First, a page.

A man, maybe mid 30's, face stubbly, wearing jeans and a t-shirt came up to the information desk. "Can you help me? I read every night to my daughter, and we just finished A WRINKLE IN TIME and THE PRINCESS BRIDE. Do you have any recommendations with what I might read with her next?"
"How old is she?" I asked.
"She's 8," he said.
Handy that I taught third grade which is made up of mostly 8 year olds. I had a few ideas. "Have you read the CHRONICLES OF NARNIA with her?" I asked. "They are great and kind of along the fantasy vein."
"Well, she's seen the movies," he said. "Are the books good?" He seemed doubtful.
"They are great," I said. "Though if she's seen the movies...well, I think the books are really great. Maybe, though, you want to do something else with her if she's seen the movies."
I walked over to one of the young reader bays. "How about THE PHANTOM TOLLBOOTH?" I handed him a copy. "I love this book. I loved it as a kid and I love it now. My brother and I read it many many times when we were kids. I read it out loud to my third graders when I was teaching. I would take this book to a desert island, even now," I said.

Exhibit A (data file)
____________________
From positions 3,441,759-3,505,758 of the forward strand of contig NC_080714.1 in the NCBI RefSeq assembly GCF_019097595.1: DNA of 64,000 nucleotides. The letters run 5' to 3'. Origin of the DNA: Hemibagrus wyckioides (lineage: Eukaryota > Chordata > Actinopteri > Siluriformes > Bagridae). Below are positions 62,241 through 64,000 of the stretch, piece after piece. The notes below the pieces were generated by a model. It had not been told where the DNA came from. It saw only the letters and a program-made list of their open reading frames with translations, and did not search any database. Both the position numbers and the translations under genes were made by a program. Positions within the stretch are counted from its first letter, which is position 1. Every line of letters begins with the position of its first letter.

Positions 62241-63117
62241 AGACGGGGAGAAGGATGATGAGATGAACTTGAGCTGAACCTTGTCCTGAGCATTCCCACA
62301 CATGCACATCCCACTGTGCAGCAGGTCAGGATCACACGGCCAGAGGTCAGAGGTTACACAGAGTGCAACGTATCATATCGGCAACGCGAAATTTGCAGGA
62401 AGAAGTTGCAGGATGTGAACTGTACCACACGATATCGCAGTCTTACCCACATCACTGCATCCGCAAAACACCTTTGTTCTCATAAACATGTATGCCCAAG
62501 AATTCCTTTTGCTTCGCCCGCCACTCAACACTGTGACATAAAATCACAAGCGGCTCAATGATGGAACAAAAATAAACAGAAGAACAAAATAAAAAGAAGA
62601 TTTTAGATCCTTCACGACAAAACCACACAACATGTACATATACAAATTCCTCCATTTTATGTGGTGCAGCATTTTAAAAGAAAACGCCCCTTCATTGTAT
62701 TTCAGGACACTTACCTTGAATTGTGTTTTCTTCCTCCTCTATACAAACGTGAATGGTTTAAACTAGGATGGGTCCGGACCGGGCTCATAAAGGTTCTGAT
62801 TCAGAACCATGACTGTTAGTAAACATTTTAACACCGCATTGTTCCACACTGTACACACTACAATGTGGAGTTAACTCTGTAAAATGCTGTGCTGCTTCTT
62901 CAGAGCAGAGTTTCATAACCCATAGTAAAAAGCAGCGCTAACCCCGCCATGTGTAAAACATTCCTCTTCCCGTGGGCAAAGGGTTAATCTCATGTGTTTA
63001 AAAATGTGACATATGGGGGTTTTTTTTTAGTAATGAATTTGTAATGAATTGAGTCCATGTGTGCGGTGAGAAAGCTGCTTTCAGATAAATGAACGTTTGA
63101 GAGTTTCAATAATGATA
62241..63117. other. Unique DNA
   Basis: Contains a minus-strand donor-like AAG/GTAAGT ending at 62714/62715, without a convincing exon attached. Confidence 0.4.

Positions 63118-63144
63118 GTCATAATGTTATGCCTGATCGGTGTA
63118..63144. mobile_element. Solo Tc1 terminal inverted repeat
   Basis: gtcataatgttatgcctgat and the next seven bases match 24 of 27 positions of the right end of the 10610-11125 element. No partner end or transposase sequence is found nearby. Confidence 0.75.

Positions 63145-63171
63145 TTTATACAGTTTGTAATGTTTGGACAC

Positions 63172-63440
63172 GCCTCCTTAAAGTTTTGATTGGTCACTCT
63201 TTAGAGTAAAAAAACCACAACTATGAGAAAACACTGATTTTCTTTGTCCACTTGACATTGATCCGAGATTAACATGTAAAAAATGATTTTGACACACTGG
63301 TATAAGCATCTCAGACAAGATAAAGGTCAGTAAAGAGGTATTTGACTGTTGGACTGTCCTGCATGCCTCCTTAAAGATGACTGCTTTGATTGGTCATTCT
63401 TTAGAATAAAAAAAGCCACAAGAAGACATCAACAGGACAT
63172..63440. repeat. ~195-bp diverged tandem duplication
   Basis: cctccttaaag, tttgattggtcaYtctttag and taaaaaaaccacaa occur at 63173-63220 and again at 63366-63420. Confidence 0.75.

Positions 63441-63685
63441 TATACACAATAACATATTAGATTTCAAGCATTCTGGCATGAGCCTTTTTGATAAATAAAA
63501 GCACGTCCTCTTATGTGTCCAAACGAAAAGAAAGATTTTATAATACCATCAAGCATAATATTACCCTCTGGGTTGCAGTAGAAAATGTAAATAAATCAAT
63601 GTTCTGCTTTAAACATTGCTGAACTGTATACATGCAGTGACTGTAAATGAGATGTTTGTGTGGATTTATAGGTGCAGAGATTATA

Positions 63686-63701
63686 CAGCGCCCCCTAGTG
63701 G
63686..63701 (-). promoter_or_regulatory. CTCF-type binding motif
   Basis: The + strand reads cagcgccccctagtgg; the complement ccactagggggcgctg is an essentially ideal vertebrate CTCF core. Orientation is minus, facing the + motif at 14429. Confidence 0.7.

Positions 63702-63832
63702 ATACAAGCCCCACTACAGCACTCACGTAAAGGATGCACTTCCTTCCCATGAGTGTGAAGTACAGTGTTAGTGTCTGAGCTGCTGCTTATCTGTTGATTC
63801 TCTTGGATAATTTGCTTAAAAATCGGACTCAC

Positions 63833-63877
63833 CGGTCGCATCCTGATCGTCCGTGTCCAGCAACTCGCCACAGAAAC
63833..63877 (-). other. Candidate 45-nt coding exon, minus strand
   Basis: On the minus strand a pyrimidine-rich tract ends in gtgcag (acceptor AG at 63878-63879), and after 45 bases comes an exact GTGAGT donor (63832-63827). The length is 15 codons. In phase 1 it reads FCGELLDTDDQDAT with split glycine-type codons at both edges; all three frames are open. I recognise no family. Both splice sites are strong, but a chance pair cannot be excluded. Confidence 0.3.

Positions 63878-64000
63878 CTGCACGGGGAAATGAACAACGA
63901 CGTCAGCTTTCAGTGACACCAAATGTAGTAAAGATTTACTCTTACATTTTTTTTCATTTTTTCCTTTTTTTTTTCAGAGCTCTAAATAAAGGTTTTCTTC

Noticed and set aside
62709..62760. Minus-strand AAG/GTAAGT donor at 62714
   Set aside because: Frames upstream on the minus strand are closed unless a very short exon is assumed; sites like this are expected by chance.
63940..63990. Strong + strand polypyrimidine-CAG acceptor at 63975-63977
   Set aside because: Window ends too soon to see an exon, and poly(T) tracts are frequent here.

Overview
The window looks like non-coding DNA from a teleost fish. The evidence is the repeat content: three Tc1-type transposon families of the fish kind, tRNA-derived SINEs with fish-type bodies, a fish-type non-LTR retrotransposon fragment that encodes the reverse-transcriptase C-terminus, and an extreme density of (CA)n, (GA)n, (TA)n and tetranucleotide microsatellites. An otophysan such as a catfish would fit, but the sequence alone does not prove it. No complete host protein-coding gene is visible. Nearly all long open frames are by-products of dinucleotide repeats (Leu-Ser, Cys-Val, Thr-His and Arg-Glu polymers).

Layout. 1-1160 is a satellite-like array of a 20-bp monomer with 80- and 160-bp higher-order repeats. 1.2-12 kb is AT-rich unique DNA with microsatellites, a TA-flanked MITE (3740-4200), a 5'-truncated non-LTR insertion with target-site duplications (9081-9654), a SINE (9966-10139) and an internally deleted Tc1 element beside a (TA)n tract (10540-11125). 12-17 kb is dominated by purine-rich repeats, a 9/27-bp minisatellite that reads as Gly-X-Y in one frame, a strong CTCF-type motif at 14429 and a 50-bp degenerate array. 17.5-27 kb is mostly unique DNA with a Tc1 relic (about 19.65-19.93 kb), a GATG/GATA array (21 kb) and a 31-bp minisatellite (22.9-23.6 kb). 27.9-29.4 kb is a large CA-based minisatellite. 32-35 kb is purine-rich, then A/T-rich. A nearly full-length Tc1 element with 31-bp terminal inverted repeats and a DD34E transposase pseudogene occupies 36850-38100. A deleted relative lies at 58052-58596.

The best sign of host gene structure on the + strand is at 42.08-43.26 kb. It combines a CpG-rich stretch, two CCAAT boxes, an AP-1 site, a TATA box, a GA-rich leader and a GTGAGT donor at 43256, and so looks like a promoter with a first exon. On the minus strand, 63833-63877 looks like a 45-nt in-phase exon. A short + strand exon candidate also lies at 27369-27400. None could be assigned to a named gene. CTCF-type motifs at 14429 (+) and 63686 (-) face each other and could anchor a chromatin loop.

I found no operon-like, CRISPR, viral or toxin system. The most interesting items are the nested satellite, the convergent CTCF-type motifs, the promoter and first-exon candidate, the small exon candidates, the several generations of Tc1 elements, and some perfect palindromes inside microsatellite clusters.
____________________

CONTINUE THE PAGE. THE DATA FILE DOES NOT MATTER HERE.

"Wow," he said. He read the back of the book. "A tollbooth...hmmm..." he mused. "Okay." He kept reading. "This sounds perfect. Really, this looks great! I think we'll really like this! Thank you so much for your help!"
I'm glad he took THE PHANTOM TOLLBOOTH...I had more ideas if he didn't like that one...MRS. FRISBY AND THE RATS OF NIMH, the REDWALL series...
I have added CONTENTED DEMENTIA as one of my staff recommendations. There are now more than 100 copies in the warehouses, so maybe I will be able to handsell 100 copies of this as well as SCENT OF THE MISSING!
A customer brought CONTENTED DEMENTIA to the register to purchase it.
"This is wonderful," I said.
"Oh, have you read it?" she asked.
"I'm the one who wrote the blurb for it on the Staff Recommends bay," I told her. "It's a really different way of looking at people with dementia, and I really like the approach."
"Yes, it looks interesting." Then she asked, "Have you read STILL ALICE?"
"No, I haven't been able to read it. My mother had dementia before she died. It's just been too hard for me to read that one," I answered.
She looked at me. "It is fiction," she said.
"I know that it's fiction. It still hits too close to home for me because of my mother," I said. "I've been able to read some other novels about people with dementia...TURN OF MIND, EVENING...but I just haven't been able to read STILL ALICE. Every time I've started it, it's brought up memories of my own mother."
The woman pursed her lips and almost shook her head in disapproval. "Well it's really an excellent book."
"I've only heard good things about it," I said.
She still bought the book, I thought for a minute that she was going to change her mind because I hadn't read STILL ALICE. Yet.
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